Remodeling activity stepped up in recent years as homeowners stayed put for nearly twice as long as before the housing bubble burst. But several forecasts point to a potential slowdown on the horizon, which is a welcome sign for the mortgage business, according to the Mortgage Bankers Association.
Money spent on home improvement and repair for owner-occupied housing stock should decelerate into early next year, according to a study by the Joint Center for Housing Studies of Harvard University.
It projects growth in homeowner remodeling expenditure to fall from the current rate of 7% to 2.6% in the first quarter of 2020 as home sales, prices and remodeling permitting slow. Should this be true, it would mark the first time this index value has dropped below the 5% market historical average since 2013, according to JCHS.
However, attractive mortgage rates could push up home sales and refinances, which may result in more remodels.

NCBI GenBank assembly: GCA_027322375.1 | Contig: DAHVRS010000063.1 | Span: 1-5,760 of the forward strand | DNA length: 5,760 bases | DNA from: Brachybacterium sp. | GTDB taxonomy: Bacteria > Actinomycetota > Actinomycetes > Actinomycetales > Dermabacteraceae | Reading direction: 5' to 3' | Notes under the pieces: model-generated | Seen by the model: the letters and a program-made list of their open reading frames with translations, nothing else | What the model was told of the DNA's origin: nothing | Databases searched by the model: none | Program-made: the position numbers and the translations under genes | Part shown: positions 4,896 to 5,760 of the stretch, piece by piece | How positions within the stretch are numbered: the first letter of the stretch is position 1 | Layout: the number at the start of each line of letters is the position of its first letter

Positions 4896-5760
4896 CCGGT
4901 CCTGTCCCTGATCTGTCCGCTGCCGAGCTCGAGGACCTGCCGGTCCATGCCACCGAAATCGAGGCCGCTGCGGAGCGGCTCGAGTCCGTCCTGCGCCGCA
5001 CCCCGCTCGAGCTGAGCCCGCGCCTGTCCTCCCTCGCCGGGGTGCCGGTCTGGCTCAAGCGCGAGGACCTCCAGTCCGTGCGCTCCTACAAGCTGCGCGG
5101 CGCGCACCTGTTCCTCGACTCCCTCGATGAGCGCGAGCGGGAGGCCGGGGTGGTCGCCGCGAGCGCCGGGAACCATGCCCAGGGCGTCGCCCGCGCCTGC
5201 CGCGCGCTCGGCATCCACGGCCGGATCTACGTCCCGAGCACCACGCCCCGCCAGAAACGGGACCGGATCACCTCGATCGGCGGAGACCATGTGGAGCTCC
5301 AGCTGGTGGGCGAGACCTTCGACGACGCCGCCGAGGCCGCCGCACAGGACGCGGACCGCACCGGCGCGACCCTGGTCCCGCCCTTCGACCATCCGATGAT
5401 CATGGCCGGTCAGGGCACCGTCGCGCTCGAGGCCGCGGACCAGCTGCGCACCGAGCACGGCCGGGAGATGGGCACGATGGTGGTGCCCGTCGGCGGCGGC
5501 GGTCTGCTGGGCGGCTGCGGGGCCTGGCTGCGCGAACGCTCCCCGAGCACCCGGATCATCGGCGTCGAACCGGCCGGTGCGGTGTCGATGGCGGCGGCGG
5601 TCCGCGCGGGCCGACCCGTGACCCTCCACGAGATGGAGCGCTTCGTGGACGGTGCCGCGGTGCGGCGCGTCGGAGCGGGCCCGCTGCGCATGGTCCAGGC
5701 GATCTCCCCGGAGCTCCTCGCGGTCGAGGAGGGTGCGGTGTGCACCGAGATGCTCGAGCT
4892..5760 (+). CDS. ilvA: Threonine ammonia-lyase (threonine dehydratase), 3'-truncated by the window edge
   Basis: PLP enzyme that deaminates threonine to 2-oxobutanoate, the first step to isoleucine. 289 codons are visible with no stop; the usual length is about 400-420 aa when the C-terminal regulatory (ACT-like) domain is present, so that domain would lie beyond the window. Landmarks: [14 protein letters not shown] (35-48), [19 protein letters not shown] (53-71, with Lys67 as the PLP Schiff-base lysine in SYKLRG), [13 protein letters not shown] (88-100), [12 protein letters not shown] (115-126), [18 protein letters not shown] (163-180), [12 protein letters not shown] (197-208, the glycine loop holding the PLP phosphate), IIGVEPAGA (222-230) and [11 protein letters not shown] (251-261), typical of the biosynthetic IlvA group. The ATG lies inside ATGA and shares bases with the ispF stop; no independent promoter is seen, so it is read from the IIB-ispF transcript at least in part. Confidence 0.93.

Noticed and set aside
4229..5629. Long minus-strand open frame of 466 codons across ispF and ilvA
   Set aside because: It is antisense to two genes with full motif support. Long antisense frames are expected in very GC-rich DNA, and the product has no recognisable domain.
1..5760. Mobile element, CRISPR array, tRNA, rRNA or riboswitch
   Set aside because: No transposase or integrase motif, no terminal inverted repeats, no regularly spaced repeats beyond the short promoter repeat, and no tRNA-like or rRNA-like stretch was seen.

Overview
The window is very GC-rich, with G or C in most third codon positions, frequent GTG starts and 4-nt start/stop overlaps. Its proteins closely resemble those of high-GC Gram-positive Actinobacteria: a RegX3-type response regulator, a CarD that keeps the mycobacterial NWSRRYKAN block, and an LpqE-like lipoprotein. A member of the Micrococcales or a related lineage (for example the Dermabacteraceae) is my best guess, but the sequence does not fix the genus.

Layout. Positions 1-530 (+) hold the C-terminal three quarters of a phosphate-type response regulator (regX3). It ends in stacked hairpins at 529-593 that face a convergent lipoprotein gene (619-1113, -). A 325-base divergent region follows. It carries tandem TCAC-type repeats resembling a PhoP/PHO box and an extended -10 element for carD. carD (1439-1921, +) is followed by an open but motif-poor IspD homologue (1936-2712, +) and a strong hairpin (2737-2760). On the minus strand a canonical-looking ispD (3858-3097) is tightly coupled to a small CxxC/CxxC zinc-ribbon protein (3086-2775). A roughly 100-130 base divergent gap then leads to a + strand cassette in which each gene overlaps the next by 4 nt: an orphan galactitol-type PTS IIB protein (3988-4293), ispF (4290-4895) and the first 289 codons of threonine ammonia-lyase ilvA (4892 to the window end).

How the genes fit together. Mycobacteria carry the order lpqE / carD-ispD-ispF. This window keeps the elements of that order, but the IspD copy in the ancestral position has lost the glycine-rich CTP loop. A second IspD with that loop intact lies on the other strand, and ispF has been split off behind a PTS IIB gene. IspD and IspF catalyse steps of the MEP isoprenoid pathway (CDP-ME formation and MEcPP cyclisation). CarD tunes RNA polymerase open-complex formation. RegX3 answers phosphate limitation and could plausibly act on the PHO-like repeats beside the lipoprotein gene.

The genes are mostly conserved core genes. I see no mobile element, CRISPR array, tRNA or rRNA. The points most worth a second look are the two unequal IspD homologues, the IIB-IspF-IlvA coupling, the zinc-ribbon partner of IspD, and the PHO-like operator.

Signs of slowing remodeling activity reinforce the idea that homeownership tenure may be shifting direction and create some movement throughout the housing market. Housing tenure ticked down in the first quarter to 8.05 years from the record-high 8.17 years achieved in 4Q18, according to Attom Data Solutions.
While this is a good news for housing, it’s still way up from the 4.21 years averaged between 2000 and the first quarter of 2007, before the Great Recession.
Separately, the National Association of Home Builders also pointed to signs that remodeling activity will calm. Its Remodeling Market Index fell three points in 1Q19 from the prior quarter, and its future market indicators also declined by two points.
“NAHB’s forecast calls for slowing growth, given declining home price appreciation and existing home sales volume, combined with rising construction costs,” Robert Dietz, NAHB chief economist, speaking on the remodeling market, said in a press release.